estimated from the location of the mammary gland and pectoralis major muscles in CT images. The location (named as a
probabilistic atlas) is investigated from the pre-segmentation results in a number of different CT scans and the CT
number distribution is approximated using a Gaussian function. We applied this scheme to 66 patient cases (female, age:
40-80) and evaluated the accuracy by using the coincidence rate between the segmented result and gold standard that is
generated manually by a radiologist for each CT case. The mean value of the coincidence rate was 0.82 with the standard
deviation of 0.09 for 66 CT cases.
Segmentation of an abnormal liver region based on CT or MR images is a crucial step in surgical planning. However,
precisely carrying out this step remains a challenge due to either connectivities of the liver to other organs or the shape,
internal texture, and homogeneity of liver that maybe extensively affected in case of liver diseases. Here, we propose a
non-density based method for extracting the liver region containing tumor tissues by edge detection processing. False
extracted regions are eliminated by a shape analysis method and thresholding processing. If the multi-phased images are
available then the overall outcome of segmentation can be improved by subtracting two phase images, and the
connectivities can be further eliminated by referring to the intensity on another phase image. Within an edge liver map,
tumor candidates are identified by their different gray values relative to the liver. After elimination of the small and nonspherical
over-extracted regions, the final liver region integrates the tumor region with the liver tissue. In our experiment,
40 cases of MDCT images were used and the result showed that our fully automatic method for the segmentation of liver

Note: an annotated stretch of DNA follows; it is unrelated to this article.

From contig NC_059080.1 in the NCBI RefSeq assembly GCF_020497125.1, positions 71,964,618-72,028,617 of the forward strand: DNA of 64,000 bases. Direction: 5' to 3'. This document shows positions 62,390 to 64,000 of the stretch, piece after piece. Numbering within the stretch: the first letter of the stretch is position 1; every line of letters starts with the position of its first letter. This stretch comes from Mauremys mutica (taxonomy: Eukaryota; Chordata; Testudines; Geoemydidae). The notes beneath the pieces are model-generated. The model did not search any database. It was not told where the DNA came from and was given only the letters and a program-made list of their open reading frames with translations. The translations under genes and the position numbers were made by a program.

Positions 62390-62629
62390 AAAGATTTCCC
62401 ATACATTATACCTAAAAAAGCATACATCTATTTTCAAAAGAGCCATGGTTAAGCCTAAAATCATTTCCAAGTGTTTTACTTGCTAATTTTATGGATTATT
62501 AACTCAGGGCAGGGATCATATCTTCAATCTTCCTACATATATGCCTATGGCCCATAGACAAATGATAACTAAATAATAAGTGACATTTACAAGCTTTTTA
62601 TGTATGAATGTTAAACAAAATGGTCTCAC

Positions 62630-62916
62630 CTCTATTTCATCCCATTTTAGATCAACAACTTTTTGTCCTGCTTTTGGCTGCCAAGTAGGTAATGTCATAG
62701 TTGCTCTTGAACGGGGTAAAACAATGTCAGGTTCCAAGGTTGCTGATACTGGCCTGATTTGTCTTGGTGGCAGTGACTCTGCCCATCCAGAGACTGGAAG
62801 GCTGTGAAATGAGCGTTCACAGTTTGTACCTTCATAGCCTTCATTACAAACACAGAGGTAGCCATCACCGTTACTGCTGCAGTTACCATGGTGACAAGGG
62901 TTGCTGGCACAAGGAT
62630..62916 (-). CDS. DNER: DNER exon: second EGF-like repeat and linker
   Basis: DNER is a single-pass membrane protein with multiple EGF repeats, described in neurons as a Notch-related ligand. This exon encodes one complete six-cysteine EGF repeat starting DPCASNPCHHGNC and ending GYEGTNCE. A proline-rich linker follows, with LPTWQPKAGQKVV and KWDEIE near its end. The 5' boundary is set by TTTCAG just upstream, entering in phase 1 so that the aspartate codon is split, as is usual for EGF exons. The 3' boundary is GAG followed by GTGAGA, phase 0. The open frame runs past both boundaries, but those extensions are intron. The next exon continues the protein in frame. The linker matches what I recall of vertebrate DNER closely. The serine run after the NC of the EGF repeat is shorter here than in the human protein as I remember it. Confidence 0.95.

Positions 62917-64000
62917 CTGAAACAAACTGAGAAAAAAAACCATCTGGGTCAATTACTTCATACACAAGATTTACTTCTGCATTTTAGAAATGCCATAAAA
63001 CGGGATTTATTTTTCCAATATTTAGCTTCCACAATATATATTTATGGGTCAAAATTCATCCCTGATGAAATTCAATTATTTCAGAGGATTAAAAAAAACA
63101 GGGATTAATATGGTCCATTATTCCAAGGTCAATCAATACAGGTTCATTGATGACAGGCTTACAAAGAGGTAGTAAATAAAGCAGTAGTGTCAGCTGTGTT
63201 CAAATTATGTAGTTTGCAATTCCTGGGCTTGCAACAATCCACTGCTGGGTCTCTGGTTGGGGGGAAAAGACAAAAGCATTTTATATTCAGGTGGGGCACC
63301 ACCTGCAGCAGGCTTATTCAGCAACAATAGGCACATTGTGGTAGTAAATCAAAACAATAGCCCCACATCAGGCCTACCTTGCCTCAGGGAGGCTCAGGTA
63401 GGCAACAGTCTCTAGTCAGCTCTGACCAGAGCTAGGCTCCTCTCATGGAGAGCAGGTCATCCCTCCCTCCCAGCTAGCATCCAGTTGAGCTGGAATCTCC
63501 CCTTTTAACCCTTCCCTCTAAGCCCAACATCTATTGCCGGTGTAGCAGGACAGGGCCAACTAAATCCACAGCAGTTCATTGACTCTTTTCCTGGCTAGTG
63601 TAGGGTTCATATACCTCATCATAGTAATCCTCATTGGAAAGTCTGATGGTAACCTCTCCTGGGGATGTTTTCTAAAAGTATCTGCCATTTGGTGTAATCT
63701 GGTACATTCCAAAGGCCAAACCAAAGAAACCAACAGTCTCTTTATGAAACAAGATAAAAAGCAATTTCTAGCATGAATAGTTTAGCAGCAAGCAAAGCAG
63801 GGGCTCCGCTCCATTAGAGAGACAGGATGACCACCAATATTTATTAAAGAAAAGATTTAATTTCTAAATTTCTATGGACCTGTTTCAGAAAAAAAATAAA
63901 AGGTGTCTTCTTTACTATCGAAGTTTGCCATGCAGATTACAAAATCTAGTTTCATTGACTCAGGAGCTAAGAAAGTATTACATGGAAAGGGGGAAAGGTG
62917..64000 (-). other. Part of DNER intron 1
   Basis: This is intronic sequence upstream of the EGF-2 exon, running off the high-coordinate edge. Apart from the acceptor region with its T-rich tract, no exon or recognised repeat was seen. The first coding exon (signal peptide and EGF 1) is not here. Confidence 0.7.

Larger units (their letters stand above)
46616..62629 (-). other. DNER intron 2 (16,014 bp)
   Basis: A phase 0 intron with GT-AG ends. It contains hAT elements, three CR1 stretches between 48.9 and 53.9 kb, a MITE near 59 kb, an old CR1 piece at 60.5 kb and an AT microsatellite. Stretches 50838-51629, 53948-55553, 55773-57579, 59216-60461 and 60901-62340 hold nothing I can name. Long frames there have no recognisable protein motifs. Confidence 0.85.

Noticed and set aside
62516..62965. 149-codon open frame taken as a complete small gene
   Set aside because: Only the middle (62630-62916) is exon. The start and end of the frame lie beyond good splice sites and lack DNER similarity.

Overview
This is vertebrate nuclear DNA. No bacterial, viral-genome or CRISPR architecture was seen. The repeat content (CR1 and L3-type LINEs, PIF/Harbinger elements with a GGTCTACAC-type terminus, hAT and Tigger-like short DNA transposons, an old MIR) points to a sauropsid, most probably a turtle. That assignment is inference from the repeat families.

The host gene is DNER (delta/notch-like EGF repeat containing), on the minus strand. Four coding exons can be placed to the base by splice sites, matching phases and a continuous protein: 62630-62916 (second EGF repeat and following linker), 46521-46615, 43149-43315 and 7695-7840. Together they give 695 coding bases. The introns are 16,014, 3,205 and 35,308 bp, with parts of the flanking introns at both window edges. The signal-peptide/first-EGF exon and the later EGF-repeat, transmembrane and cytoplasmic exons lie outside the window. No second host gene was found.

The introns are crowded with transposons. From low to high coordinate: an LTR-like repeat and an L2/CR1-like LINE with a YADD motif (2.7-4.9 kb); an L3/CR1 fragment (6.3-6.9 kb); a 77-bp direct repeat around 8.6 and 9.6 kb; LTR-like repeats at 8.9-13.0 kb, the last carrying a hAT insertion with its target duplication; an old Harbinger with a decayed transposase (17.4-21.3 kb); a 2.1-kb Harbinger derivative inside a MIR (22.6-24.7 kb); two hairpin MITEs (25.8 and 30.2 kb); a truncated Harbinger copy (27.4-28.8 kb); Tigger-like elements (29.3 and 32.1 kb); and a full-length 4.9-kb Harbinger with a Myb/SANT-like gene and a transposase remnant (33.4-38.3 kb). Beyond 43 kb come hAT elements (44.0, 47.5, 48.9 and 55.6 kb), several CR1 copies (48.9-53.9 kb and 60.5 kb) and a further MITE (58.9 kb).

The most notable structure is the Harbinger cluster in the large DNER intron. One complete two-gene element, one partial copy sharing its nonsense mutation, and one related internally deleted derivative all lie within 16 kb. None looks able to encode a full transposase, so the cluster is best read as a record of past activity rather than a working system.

region is effective and robust despite the presence of hepatic tumors within the liver.
A co-occurrence matrix is a joint probability distribution of the pixel values of two pixels in an image separated by a distance <i>d</i> in the direction <i>θ</i>. It is one of the texture analysis tools favored by the medical image processing community. The size of a co-occurrence matrix depends on gray levels re-quantization <i>Q</i>. Hence, when dealing with high depth
resolution images, gray levels re-quantization is routinely performed to reduce the size of the co-occurrence matrix. The gray levels re-quantization may play a role in the display of spatial relationships in co-occurrence matrix but is usually dealt with lightly. In this paper, we use an example to study the effect of gray-level re-quantization in high depth resolution medical images. Digitized film-screen mammograms have a typical depth resolution of 4096 gray levels. In a study classifying masses on mammograms as benign or malignant, 260 texture features are measured on 43 regions-of-interest (ROIs) containing malignant masses and 28 ROIs containing benign masses. Of the 260 texture features,
240 are texture features measured on co-occurrence matrices with parameters <i>θ</i> = 0, <i>π</i>/2; <i>d</i> = 11, 15, 21, 25, 31; and <i>Q</i> = 50, 100, 400. A genetic algorithm is used to select a subset of features (out of 260) that has discriminative power. Results show that top performing feature combinations selected by the genetic algorithm are not restricted to a single value of <i>Q</i>. This indicates that instead of searching for a correct <i>Q</i>, it may be more appropriate to explore a range of